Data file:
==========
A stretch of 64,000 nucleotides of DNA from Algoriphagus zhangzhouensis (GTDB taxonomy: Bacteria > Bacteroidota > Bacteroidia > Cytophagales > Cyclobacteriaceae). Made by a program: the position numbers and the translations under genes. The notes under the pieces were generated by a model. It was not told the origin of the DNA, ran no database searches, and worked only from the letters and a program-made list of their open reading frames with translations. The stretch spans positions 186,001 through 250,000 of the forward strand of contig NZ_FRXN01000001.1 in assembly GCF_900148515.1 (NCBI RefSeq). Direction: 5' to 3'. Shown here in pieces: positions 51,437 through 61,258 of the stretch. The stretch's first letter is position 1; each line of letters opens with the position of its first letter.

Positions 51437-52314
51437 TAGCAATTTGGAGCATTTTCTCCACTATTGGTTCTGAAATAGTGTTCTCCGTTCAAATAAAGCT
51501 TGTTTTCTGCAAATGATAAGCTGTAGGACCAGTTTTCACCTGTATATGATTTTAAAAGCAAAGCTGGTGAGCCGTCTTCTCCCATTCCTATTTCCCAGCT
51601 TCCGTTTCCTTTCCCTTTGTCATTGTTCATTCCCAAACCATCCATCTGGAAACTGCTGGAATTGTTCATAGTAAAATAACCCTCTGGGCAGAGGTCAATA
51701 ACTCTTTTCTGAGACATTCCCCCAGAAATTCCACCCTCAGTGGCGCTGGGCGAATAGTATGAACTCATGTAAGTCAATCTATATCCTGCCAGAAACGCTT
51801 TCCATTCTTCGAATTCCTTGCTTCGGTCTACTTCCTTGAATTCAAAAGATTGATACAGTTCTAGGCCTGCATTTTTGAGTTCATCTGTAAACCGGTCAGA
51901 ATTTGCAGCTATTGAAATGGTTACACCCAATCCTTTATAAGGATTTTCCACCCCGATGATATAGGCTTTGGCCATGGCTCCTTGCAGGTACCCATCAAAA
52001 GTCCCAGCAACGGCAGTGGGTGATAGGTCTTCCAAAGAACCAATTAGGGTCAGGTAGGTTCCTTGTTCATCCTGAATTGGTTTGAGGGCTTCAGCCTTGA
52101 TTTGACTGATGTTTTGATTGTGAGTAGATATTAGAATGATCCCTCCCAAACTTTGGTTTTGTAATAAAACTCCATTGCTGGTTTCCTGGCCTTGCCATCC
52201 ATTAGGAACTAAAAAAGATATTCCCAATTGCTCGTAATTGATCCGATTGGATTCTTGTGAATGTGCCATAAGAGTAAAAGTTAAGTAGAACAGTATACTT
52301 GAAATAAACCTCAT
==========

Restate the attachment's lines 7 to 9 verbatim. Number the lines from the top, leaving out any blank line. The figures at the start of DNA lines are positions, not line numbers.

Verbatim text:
51801 TCCATTCTTCGAATTCCTTGCTTCGGTCTACTTCCTTGAATTCAAAAGATTGATACAGTTCTAGGCCTGCATTTTTGAGTTCATCTGTAAACCGGTCAGA
51901 ATTTGCAGCTATTGAAATGGTTACACCCAATCCTTTATAAGGATTTTCCACCCCGATGATATAGGCTTTGGCCATGGCTCCTTGCAGGTACCCATCAAAA
52001 GTCCCAGCAACGGCAGTGGGTGATAGGTCTTCCAAAGAACCAATTAGGGTCAGGTAGGTTCCTTGTTCATCCTGAATTGGTTTGAGGGCTTCAGCCTTGA